“Let Me Hear You Say” is a song that evokes nostalgia. The synth-driven track’s instrumentals offer a comforting familiarity that can’t quite be placed, but is thoroughly enjoyable. Lyrically this track is an ode (true to the album title) to finding inspiration and devotion in someone amid self-doubt and struggle, much like fighting the chill in the air as the seasons change.
Many people judge Seventeen merely by their title tracks, but the b-sides truly bring to light the unique qualities of the group. We hope this is yet another rung on their ladder of growth. —Jess
ONEUS are one of the most promising rookies in the world of K-Pop, and that position is only solidified by their third release this year. In “Lit,” the title track of Fly with Us, ONEUS provide the listener with a brighter, quirkier sound than their earlier comebacks with “Valkyrie” and “Twilight.”
Fusing traditional Korean music with modern beats and rap verses, the track effortlessly combines two eras of music in order to deliver a fresh and authentic sound. —Potato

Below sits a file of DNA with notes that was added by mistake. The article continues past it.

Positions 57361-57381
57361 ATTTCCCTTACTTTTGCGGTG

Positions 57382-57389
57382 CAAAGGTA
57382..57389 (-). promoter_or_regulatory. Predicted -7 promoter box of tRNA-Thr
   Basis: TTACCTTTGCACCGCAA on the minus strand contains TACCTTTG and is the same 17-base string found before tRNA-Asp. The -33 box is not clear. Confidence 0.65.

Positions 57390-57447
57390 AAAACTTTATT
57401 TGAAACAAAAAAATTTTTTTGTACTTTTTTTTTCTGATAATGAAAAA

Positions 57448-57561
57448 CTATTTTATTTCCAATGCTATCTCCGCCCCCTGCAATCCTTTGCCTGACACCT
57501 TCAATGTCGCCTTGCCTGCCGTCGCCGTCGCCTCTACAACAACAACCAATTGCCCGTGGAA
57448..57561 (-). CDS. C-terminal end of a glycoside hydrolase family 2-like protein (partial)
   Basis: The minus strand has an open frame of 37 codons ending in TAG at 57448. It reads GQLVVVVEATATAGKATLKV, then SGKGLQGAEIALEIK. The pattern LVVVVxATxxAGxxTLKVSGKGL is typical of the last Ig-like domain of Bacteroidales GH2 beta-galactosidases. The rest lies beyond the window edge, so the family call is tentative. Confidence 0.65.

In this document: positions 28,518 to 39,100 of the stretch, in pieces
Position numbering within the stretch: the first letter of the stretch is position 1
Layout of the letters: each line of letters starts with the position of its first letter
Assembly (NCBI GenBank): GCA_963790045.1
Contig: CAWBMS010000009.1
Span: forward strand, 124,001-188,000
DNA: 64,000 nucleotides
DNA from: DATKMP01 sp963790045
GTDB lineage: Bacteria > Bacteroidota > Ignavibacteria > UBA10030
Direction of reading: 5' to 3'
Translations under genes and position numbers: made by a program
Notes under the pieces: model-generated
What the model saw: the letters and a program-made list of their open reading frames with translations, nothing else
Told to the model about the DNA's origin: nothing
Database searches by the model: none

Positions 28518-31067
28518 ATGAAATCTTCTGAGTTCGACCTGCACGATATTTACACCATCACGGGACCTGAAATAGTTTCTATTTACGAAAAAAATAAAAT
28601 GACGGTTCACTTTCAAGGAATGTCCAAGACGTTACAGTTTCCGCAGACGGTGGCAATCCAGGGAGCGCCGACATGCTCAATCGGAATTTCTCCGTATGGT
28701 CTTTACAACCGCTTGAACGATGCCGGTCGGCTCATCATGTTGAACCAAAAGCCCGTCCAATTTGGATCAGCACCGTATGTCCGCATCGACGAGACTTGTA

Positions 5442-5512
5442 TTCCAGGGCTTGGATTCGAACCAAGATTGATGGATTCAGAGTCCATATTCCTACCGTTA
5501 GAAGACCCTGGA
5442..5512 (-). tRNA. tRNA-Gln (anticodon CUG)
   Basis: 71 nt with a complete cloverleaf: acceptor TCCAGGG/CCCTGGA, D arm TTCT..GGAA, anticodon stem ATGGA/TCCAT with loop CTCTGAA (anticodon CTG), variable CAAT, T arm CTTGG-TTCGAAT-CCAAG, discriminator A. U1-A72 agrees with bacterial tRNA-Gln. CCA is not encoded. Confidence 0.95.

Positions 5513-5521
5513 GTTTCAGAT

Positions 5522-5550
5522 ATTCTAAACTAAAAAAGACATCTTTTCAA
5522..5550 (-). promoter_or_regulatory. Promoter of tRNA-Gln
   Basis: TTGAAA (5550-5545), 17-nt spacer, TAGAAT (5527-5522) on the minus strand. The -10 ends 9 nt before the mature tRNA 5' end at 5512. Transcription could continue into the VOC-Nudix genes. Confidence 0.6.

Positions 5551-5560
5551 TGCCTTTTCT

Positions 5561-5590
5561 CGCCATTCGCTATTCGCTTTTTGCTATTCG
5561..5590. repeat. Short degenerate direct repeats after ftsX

Day Off (Bolbbalgan4)
“Day Off,” a side-track from Bolbbalgan4’s mini-album Two Five, adheres to their signature sound—guitar-backed acoustic pop—though it is more of a slow-paced ballad than their lively singles. The lyrics throughout the album have central themes of work, time, love, and growth, as the girls reveal their perspective through the eyes of youths.
In the title track aptly named “Workaholic,” the duo lament about the tediousness of ‘everyday working’ at their job, practically to the point of being overworked. “Day Off” is a thematic follow-up that comes at the end of the album: Bolbbalgan4 decide to take a much needed break by deferring their appointments in order to enjoy a beautiful day. —Jen & Miri
BONUS: Love U (Monsta X)
Monsta X have been incredibly busy this year, and September saw the release of “Love U,” the group’s fourth English track. Some may feel apprehensive about a K-pop group recording songs in English, but Monsta X have put in the effort, and it shows.
The bubbly, minimalistic instrumentals are carefully crafted to place focus on the vocals, and do they ever: each member’s vocals are clear and distinct, expertly layered to make one well-rounded track. Rapper I.M showcases his impressive versatility with his singing skills, while Hyungwon, the member fans lament is often shorted in lines, is also a stand out with his soft, comforting tone.
Much like Monsta X themselves, this song highlights duality: a bright, summery sound with a barely veiled innuendo, the perfect blend of sugar and spice. —Jess
- Love Foolish (Twice)
- Room Type (Simon Dominic)
- Color (GroovyRoom, Leellamarz)
- Out of My Mind (3YE)